WSJ: gambling legalization gaining momentum

The respected Wall Street Journal has reported that regardless of what Governor Chris Christie does with New Jersey's online gambling legalisation bill this week, the momentum of a state-by-state trend to legalisation will continue. The newspaper noted the budget deficits and initiatives in motion in California, Florida and Iowa and spoke with industry experts on the growing trend.

Anthony Cabot, a well known internet gambling law expert, opined that when one state makes the commitment and passes legalising legislation, ".you will see other states go 'aha.' It will spread very rapidly."

The long article summarises the history of legalisation attempts in the United States and the harsh economic climate which has persuaded a number of state governments to consider the revenue generating benefits of intrastate regulatory regimes.

"I think you're seeing a shift in focus because the thought process is that if several large states legalise, that will put pressure on the feds to act," Nick Iarossi, a gambling lobbyist in Florida, told the WSJ.

Interestingly, the journal notes the opposition of land gambling giant Caesar's Entertainment to a state-by-state approach to legalisation, which it in general supports. On a recent call with analysts, the chief executive said the company hadn't given up on the possibility of a change in federal law and wasn't ready to support an individual system whereby states would independently exercise their right to make their own intrastate laws.

The article notes the dominance of Pokerstars and Full Tilt in the US internet poker field despite laws hampering financial transactions, and quotes estimates by the Poker Players Alliance that around 10 million people in the U.S. play poker online.

"In New Jersey, the (legalisation) bill passed through both houses of the legislature in recent months with overwhelming support of both parties," the WSJ points out. "But hurdles remain. (Governor) Christie could conditionally veto the bill, which would send it back to the legislature with changes, according to a person familiar with the matter. The bill would likely be derailed if he said it required an approval by voters. A recent poll found that 67% of New Jersey residents polled oppose Internet gambling."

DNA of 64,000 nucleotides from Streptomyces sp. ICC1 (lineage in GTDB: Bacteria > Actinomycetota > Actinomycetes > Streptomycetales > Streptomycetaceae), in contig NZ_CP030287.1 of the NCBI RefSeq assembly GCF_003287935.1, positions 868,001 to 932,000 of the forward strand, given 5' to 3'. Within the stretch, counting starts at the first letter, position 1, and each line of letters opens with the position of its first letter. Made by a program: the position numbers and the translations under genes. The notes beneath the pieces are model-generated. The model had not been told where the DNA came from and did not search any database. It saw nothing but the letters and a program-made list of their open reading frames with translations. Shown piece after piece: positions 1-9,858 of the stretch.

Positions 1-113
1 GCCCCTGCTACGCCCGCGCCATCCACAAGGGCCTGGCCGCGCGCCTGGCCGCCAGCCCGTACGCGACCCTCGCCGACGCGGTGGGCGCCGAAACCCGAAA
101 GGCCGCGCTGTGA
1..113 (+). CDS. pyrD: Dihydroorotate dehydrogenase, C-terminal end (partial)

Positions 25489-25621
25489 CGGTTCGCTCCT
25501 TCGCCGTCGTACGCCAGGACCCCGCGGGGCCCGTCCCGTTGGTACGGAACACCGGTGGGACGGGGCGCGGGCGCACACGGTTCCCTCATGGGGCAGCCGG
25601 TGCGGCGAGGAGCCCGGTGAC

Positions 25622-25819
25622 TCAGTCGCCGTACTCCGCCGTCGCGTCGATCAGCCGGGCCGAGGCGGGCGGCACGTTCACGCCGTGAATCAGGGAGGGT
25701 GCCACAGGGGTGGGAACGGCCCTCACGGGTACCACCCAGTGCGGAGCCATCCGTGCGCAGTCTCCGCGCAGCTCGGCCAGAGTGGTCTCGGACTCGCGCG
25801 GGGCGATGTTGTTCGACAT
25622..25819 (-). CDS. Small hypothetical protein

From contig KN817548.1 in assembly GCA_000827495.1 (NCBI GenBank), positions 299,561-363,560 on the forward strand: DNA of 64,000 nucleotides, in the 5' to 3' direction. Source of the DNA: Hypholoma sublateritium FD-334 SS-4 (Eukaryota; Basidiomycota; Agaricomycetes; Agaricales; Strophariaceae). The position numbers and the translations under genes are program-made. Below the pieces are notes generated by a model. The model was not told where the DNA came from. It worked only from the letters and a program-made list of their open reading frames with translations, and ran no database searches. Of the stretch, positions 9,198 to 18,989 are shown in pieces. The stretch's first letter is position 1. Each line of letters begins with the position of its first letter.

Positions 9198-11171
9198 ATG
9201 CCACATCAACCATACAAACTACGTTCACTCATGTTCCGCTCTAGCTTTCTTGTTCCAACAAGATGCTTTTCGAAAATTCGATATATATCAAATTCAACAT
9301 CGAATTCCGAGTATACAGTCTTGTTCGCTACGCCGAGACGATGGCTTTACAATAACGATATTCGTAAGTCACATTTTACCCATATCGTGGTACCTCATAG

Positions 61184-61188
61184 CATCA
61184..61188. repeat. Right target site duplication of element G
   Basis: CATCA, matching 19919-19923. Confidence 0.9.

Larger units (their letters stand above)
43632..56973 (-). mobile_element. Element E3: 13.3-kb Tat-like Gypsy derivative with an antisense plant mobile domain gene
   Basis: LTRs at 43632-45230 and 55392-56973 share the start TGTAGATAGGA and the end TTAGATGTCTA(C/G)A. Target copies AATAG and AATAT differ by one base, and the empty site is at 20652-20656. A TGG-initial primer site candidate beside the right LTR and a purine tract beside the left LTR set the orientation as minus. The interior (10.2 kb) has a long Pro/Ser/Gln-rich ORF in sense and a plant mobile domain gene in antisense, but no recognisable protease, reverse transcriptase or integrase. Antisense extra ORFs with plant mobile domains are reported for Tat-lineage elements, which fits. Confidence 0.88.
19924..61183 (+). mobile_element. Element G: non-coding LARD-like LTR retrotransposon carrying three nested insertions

Sen. Ray Lesniak, who pushed the New Jersey bill through the Legislature in a remarkably short time this year, told the journal that the state could become a hub for the industry if it is the first to legalise Internet gambling.

The Senator estimated the new law would bring the state around $30 million annually in taxes based on an estimate that it would produce $200 million in revenues.

The newspaper reported on previous legalisation efforts by Nevada back in 2002, noting that these were shelved after the US Justice Department advised the state against allowing the pastime.

The article also reports that the state of Illinois is waiting on a ruling from the Justice Department on whether a plan to allow wagering online through the state lottery would be allowed.

Source: InfoPowa News

2 replies • Last post


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barbadosslim93's picture
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3 March 2011 - 1:21am

Why do so many people oppose this style of gaming? Is it because it is a threat to traditional casinos? It could give so much additional revenue in taxes...why fight that when we are so badly in debt?!?

CL-Ed's picture
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10 March 2011 - 6:43am

I know what you mean. In the past there definitely was opposition from the land based casinos, but now a lot of them have woken up and realised that they too could go online. Caesar's and WMS are online now and others will surely follow.

A big factor is the scare campaign, there's the old "you click your mouse and lose your house" catchphrase that the anti-brigade loves to drop all the time - without supplying any evidence to back it up of course.

Unfortunately one of the biggest problems is the same old story - there are people that believe they know better how others should live their lives and feel its their duty to enforce their own "morality" or values on everyone. You see it all the time, be it religion, politics or even nerds fighting over whether a Mac or Windows is better.

I never understand why so many people want everyone else to be just like them. The way I see things - if you don't like a movie then don't watch it, if you don't like a politician then don't vote for them, if you don't like to gamble then don't gamble. No one is forcing anyone to do any of these things - ironically except for the "crusaders" trying to "save" everyone else from whatever it is they don't like this week.

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